Sammy Walker played cornerback for the Pittsburgh Steelers for 3 seasons with one blind eye (read more)
Tulane has a long snapper who is legally blind in one eye and completely blind in the other (read more).
Sacramento Kings' Rudy Gay played legally blind without contacts or glasses for years until he had LASIK (read more).
Bryan Berard played in the NHL with a 20/400 eye (more).
After Berard's injury, the NHL added a mandate that a player must see better than 20/400 in their bad eye to be allowed to continue to play (more) The other sports' leagues seem a little more vague for a definition as to what the allowed worst vision is that a player should exhibit while still being allowed to pursue a career in professional sports.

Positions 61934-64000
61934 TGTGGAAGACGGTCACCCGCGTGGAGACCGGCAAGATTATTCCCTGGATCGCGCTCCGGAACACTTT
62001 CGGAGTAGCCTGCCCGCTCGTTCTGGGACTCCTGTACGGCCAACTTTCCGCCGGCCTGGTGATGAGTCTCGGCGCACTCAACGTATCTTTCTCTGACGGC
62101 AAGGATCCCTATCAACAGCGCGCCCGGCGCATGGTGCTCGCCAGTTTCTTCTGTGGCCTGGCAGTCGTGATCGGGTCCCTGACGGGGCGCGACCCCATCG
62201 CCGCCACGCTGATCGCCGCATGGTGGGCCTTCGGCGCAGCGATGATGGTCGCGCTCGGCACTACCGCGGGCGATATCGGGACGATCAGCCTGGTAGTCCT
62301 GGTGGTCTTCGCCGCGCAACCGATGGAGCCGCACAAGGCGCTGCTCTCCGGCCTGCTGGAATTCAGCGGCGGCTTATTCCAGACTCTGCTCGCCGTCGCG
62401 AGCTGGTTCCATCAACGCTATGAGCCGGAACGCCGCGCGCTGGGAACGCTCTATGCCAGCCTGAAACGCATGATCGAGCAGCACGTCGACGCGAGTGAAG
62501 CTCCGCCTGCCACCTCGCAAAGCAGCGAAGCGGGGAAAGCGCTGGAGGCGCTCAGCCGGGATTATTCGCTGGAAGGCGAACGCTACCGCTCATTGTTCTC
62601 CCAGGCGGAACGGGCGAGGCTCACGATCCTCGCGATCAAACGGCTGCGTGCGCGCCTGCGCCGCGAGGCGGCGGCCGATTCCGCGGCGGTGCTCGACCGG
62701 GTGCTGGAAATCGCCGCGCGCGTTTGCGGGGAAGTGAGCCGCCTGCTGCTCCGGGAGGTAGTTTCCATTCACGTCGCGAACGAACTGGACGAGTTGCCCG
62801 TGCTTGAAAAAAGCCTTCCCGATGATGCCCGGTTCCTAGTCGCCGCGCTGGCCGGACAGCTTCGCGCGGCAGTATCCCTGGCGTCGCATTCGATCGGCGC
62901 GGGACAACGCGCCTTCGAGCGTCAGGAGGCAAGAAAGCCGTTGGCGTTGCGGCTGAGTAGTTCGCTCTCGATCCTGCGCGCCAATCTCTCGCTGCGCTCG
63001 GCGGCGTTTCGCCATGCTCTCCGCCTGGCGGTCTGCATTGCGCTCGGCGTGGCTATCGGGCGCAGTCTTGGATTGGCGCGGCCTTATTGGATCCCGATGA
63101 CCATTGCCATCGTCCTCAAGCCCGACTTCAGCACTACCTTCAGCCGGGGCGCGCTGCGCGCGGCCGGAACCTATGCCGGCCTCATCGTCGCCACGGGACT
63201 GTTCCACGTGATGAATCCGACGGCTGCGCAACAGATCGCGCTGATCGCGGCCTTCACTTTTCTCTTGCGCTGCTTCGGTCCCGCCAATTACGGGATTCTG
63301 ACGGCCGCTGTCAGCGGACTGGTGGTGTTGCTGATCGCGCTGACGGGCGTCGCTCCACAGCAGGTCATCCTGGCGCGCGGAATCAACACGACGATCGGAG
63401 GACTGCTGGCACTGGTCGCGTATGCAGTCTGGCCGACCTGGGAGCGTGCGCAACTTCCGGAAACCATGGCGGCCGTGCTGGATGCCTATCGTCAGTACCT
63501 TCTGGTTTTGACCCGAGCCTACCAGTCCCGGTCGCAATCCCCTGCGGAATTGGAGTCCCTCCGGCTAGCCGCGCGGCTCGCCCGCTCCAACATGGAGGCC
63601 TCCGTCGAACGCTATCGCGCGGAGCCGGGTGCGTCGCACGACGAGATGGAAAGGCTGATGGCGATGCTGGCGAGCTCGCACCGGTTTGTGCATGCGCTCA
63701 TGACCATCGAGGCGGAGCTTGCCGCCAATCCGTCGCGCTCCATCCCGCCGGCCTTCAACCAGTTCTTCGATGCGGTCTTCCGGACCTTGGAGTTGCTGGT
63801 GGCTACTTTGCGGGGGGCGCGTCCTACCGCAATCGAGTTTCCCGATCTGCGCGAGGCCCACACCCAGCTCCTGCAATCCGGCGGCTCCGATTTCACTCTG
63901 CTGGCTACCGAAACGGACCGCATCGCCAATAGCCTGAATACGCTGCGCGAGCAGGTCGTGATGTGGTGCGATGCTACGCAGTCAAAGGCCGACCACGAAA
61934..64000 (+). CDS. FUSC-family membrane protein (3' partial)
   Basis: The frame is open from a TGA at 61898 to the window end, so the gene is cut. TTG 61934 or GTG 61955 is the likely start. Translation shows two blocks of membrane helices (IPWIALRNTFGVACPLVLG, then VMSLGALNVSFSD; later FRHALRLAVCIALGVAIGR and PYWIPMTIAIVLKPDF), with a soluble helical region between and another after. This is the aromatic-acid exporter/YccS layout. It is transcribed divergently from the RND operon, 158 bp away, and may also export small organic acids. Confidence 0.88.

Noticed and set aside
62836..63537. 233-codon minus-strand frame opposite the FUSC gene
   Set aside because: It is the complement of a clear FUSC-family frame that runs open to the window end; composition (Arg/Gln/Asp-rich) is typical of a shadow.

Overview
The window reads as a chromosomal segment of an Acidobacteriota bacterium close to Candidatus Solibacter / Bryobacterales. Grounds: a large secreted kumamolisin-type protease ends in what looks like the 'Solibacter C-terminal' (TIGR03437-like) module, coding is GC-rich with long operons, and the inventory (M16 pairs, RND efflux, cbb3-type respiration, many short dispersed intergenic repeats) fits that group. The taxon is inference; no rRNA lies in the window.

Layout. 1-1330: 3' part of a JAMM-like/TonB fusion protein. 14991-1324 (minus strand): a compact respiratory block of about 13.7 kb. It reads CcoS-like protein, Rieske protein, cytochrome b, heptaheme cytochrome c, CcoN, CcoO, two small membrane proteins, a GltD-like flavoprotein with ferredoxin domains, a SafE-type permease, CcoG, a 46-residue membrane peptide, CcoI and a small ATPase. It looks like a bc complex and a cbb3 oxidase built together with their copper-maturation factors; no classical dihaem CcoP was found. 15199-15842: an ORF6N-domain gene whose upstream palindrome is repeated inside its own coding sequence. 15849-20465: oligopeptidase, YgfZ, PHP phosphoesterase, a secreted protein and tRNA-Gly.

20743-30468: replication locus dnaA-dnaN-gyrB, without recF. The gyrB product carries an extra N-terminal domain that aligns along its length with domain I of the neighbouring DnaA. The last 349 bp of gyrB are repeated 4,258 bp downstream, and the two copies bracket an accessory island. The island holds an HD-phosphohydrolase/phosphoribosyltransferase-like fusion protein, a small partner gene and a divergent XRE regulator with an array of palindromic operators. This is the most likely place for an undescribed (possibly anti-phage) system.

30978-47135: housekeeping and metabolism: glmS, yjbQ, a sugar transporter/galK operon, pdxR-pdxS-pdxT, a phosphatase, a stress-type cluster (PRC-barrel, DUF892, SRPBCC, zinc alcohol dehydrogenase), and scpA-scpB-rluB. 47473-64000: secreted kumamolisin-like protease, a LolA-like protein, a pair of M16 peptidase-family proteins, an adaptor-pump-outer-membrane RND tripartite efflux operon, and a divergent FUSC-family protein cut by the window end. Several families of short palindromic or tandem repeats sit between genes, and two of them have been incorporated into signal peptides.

Should there be a mandate on vision?
By allowing a blind or blurry athlete to compete, aren't we going to add to major injuries?
Courts have started weighing in on these questions and are siding more with the athletes who want to continue to play regardless of their bad vision. The reasoning: if vision is interfering with play, these athletes will be weeded out of play anyway.
I wrote See To Play to help athletes push themselves from a vision standpoint so that they can "see the best and be the best". Trying to determine the adequate amount of poor vision for play is looking at this topic upside down and a topic a never considered. Definitely an interesting debate!
ye (click here to read more)
Welcome to my blog! I hope this helps you learn a little more about me and also keeps you up to date on my fun world of sports vision.